Figure 1. Webb monument. Green-Wood Cemetery, Brooklyn, N.Y. Photo: author.

I spotted the ship from 100 paces and my heart quickened. I love shipwrecks, and here was ship at an odd angle. Foundering?

No, as it turns out, the ship on the base of the Eckford Webb obelisk is being built (figure 2):

Figure 2. Webb monument. Detail: panel with image of ship. Green-Wood Cemetery, Brooklyn, N.Y. Photo: author.

And on the opposite side of the base is the epitaph (figure 3):

Figure 3. Webb monument. Epitaph. Green-Wood Cemetery, Brooklyn, N.Y. Photo: author.

APRIL 8, 1825,
SEPT. 27, 1893.


I love the hawser borders of the panels on the base! But look up from the epitaph and there is another wonderful surprise (figure 4):

Figure 4. Webb monument. Monogram. Green-Wood Cemetery, Brooklyn, N.Y. Photo: author.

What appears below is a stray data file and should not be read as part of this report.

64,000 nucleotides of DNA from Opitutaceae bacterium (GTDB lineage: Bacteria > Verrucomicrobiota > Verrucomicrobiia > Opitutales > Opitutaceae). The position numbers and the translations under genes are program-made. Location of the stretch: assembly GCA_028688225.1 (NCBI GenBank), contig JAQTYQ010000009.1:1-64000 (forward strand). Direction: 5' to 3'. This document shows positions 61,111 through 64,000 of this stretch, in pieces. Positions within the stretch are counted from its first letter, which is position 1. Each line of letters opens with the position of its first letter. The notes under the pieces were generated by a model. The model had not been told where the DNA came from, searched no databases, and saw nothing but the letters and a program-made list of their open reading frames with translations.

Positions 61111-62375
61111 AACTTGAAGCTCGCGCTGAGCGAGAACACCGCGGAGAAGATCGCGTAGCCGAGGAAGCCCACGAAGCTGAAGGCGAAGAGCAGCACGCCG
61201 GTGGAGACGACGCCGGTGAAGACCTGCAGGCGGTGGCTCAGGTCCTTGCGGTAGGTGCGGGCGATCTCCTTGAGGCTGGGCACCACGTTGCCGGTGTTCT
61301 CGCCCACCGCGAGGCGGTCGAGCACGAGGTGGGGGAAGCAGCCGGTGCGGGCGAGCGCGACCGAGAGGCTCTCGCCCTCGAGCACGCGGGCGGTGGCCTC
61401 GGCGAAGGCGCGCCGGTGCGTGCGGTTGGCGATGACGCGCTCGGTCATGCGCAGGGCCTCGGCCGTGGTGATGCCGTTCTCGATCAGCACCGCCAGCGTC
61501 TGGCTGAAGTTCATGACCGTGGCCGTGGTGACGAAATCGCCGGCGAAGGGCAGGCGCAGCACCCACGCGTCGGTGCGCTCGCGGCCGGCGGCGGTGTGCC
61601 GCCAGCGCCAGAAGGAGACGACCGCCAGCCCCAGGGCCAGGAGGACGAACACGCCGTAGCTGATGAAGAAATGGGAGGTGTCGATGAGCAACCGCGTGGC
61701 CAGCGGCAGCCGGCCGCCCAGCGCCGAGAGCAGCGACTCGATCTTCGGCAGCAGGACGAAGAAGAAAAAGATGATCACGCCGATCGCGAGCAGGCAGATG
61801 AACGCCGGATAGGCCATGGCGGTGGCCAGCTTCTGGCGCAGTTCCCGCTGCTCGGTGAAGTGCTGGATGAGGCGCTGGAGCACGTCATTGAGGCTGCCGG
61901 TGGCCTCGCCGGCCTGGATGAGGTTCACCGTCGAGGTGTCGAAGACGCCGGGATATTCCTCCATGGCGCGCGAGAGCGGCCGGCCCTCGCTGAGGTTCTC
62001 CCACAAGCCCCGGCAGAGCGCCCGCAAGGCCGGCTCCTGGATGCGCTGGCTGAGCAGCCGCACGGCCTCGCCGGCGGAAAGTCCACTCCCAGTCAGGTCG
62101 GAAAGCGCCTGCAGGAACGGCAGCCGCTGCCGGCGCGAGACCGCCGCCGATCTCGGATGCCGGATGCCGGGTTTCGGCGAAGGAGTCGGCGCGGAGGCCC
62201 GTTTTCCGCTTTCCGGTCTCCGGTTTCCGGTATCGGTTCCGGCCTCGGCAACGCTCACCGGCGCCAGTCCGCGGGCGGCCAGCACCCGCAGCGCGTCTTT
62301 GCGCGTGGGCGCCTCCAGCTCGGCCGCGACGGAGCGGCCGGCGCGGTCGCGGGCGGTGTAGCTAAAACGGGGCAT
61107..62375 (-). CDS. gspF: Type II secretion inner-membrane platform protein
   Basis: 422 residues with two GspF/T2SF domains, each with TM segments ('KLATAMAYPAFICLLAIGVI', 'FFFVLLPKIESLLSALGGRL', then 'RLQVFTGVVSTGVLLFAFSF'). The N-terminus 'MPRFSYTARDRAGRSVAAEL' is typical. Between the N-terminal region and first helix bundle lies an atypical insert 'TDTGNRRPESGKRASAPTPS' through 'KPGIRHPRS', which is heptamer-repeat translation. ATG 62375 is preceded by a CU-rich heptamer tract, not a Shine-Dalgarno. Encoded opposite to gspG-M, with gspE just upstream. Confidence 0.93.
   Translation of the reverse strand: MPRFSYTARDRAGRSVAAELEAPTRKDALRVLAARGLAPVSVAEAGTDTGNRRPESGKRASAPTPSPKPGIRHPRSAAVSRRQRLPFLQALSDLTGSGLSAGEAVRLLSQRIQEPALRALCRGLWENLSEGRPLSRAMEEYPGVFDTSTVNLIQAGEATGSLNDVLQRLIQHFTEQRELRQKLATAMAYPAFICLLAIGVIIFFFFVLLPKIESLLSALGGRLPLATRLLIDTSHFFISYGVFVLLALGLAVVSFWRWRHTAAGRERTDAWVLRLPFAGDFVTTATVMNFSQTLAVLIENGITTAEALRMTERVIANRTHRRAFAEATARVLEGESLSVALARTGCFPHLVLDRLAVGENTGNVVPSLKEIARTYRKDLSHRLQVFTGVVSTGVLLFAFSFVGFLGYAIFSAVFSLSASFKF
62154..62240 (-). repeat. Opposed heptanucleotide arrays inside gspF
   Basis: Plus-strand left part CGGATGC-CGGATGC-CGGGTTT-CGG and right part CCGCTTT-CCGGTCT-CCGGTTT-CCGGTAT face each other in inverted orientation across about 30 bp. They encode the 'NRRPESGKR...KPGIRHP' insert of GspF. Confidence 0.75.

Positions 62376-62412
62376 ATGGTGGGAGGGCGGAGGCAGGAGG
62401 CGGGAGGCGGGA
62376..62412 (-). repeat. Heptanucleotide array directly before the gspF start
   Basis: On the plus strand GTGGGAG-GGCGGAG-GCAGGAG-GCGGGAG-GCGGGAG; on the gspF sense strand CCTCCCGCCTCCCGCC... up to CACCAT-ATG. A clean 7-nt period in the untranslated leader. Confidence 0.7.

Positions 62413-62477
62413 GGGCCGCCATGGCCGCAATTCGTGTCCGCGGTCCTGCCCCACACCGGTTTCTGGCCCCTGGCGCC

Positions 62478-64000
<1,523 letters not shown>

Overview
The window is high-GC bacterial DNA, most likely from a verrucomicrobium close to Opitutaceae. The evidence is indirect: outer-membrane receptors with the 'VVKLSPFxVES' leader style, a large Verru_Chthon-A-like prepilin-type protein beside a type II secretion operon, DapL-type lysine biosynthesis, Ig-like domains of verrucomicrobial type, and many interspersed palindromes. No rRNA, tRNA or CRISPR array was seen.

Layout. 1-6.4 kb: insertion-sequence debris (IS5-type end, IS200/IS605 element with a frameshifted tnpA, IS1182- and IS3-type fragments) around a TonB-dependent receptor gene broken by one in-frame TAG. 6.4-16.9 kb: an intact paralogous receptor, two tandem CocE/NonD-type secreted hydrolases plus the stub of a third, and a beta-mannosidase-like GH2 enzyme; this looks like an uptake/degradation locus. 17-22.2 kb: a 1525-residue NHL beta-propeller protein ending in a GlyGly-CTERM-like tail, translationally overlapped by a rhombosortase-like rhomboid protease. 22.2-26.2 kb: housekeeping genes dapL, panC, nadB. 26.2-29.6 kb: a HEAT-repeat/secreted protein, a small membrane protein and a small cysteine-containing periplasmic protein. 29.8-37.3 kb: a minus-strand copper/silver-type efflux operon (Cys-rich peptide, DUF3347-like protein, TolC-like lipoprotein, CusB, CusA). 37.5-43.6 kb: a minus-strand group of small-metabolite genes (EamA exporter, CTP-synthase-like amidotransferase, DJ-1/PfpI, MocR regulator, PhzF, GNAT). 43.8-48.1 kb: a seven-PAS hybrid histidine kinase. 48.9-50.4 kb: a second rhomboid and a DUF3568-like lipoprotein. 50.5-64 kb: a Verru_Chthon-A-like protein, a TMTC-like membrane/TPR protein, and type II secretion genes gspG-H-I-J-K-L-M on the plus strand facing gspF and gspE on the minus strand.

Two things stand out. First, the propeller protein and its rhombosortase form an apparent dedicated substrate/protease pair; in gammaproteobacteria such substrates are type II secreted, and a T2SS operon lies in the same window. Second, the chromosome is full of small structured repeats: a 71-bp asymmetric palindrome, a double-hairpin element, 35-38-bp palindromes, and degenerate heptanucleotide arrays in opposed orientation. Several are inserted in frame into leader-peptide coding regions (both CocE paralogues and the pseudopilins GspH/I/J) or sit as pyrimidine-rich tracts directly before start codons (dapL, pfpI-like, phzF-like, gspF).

Centered within a laurel crown of victory tied by a ribbon is Webb’s monogram worked out in more hawsers. The E is one cut piece of rope, while the W is another starting (let’s say) at the top right and working down and to the left into a series of loops and knots forming the letter W and notionally with its knots also the central horizontal bar of the E. The way the cutter has avoided an over-neat symmetry in the two laurel branches and sides of the ribbon in the wreath is splendid, too. On the other hand, the monogram, though centered with the letter W, and perhaps not without reason, feels a little off-balance because the E comes down more on the right side.

Published by gsb03632

A college professor living in Scranton, PA

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  1. Out of curiosity, I asked some eagle scouts about the knot in the W and they all said it was not a recognized or useful knot, but just the way a stonecutter might lay a piece of rope to get an idea for a design.

    Liked by 1 person

    1. I would be very surprised if this were not a real knot from the nautical world. Looks to me to be a fisherman’s bend.


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